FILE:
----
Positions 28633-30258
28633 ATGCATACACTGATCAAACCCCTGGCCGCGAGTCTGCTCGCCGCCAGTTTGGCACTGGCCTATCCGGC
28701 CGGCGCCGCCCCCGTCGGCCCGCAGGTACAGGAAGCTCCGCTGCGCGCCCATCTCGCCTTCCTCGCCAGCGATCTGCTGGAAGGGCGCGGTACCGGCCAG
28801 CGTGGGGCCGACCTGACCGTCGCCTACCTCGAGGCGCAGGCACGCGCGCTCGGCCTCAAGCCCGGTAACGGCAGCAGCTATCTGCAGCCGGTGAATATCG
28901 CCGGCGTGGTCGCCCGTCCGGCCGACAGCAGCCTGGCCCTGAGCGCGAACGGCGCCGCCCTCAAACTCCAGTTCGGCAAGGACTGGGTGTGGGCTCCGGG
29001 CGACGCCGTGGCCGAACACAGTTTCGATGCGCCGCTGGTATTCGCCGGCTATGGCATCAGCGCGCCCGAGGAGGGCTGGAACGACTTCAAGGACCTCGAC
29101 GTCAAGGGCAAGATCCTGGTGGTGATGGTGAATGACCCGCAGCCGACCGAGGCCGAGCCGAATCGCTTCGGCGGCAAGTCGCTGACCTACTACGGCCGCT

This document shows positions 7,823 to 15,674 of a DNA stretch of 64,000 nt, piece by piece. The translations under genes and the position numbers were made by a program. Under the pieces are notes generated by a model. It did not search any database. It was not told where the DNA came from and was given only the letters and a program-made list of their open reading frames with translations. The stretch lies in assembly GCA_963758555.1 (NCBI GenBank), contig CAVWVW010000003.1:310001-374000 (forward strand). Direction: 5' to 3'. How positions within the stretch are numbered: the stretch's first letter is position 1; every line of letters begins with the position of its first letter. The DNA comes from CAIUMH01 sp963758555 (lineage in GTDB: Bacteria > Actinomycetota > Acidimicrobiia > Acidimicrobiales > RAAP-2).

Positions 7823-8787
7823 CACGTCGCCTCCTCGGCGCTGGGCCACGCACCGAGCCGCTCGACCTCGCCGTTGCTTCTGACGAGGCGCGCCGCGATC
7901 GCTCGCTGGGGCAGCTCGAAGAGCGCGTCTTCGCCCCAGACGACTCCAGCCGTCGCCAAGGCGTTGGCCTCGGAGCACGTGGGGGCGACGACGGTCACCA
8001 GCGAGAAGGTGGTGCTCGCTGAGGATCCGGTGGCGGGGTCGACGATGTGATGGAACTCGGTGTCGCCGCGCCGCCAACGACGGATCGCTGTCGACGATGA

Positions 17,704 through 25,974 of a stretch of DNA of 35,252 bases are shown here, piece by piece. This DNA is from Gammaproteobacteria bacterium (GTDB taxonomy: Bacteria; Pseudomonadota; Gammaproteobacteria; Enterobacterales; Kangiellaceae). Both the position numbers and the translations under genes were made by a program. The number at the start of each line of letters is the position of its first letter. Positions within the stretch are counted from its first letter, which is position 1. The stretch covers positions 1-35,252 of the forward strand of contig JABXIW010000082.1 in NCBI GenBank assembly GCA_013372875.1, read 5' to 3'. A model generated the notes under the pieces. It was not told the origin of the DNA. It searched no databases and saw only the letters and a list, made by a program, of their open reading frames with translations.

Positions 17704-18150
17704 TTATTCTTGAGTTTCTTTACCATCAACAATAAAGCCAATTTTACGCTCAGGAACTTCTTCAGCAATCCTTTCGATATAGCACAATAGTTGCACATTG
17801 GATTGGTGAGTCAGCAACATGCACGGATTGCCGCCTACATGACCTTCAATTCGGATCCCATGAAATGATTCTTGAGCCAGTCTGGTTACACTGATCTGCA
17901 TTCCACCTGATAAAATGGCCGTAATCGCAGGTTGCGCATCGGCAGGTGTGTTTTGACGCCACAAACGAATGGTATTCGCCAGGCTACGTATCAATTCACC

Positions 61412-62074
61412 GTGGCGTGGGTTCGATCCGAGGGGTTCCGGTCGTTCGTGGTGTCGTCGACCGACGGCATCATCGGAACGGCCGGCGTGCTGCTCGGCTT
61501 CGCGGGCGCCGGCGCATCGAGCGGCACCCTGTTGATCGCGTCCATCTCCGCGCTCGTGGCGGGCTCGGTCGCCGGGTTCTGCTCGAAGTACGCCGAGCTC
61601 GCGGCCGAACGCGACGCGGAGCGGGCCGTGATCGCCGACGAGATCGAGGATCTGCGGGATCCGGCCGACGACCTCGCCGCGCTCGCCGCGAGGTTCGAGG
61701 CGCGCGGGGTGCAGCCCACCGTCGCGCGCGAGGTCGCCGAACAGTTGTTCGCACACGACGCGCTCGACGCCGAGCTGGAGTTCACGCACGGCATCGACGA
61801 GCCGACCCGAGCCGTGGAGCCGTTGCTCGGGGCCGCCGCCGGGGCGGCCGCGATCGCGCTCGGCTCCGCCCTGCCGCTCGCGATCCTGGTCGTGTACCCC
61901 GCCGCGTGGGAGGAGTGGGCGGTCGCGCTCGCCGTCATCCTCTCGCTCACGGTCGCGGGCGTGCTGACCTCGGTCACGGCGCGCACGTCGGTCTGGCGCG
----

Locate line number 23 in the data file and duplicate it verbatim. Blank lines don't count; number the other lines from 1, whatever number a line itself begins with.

61801 GCCGACCCGAGCCGTGGAGCCGTTGCTCGGGGCCGCCGCCGGGGCGGCCGCGATCGCGCTCGGCTCCGCCCTGCCGCTCGCGATCCTGGTCGTGTACCCC